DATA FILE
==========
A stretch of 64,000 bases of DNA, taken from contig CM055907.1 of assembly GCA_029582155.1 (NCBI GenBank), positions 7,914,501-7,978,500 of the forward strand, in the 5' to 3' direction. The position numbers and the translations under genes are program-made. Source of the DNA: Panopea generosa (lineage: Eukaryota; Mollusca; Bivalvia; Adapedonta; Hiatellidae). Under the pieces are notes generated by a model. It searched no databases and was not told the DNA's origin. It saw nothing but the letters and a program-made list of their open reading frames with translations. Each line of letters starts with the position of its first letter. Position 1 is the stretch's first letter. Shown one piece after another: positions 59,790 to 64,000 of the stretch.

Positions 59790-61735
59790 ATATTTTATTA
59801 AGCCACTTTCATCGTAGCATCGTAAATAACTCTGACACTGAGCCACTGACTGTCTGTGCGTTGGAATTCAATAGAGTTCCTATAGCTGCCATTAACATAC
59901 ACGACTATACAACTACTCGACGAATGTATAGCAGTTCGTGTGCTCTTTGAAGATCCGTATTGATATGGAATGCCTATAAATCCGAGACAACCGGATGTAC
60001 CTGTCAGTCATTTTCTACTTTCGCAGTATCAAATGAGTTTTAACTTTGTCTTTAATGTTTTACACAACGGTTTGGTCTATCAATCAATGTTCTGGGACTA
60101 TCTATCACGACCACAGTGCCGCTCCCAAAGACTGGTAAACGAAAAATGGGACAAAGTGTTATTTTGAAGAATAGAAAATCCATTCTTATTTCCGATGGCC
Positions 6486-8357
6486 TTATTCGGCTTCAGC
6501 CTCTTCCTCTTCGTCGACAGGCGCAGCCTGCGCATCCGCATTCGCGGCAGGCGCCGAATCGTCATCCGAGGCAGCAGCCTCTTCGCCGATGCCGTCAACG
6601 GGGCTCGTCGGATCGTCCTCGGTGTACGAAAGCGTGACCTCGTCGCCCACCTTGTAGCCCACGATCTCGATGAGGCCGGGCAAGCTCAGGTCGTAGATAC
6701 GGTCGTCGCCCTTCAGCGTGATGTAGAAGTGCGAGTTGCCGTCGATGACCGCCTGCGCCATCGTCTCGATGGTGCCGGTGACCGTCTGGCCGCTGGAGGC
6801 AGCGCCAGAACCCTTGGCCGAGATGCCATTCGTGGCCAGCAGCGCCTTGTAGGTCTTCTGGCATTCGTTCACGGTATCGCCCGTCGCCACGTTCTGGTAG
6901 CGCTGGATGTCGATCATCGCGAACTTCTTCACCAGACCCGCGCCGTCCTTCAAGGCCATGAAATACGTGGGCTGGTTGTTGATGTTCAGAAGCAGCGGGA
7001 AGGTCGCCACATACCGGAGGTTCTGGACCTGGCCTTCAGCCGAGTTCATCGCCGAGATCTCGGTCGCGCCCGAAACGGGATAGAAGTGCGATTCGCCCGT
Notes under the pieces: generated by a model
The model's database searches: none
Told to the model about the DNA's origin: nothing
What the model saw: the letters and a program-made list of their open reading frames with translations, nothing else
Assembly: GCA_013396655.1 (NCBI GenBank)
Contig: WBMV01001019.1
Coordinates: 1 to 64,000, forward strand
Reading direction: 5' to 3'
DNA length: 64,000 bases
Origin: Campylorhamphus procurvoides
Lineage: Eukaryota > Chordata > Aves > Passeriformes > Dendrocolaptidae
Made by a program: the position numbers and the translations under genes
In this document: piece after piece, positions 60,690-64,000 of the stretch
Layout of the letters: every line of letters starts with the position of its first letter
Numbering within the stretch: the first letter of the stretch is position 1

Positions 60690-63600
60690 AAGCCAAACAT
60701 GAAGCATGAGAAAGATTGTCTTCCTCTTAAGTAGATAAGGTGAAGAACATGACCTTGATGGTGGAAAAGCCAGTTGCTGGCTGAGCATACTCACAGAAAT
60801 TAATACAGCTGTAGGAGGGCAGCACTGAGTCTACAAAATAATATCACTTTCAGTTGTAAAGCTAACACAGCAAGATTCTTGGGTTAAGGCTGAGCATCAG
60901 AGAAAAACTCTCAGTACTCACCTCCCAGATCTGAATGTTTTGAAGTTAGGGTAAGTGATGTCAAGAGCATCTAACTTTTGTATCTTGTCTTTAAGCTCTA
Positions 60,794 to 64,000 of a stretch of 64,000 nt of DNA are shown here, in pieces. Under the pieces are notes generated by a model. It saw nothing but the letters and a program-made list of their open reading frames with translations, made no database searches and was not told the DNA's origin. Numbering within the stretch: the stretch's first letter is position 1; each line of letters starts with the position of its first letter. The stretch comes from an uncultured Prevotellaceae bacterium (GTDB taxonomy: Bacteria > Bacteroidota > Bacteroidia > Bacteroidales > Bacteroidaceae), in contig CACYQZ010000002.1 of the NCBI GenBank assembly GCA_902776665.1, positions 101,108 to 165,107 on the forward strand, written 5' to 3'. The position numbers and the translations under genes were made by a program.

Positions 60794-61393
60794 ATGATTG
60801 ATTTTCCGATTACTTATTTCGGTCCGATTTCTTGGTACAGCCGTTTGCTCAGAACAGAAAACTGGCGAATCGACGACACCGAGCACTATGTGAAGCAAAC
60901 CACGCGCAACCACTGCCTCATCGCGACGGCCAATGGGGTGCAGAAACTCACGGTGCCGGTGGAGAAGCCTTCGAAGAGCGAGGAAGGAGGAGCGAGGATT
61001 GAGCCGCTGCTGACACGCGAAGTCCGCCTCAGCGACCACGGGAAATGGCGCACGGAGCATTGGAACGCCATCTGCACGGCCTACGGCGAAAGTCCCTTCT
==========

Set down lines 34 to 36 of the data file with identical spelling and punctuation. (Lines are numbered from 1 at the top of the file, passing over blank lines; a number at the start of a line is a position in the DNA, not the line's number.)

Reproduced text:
60801 TAATACAGCTGTAGGAGGGCAGCACTGAGTCTACAAAATAATATCACTTTCAGTTGTAAAGCTAACACAGCAAGATTCTTGGGTTAAGGCTGAGCATCAG
60901 AGAAAAACTCTCAGTACTCACCTCCCAGATCTGAATGTTTTGAAGTTAGGGTAAGTGATGTCAAGAGCATCTAACTTTTGTATCTTGTCTTTAAGCTCTA
Positions 60,794 to 64,000 of a stretch of 64,000 nt of DNA are shown here, in pieces. Under the pieces are notes generated by a model. It saw nothing but the letters and a program-made list of their open reading frames with translations, made no database searches and was not told the DNA's origin. Numbering within the stretch: the stretch's first letter is position 1; each line of letters starts with the position of its first letter. The stretch comes from an uncultured Prevotellaceae bacterium (GTDB taxonomy: Bacteria > Bacteroidota > Bacteroidia > Bacteroidales > Bacteroidaceae), in contig CACYQZ010000002.1 of the NCBI GenBank assembly GCA_902776665.1, positions 101,108 to 165,107 on the forward strand, written 5' to 3'. The position numbers and the translations under genes were made by a program.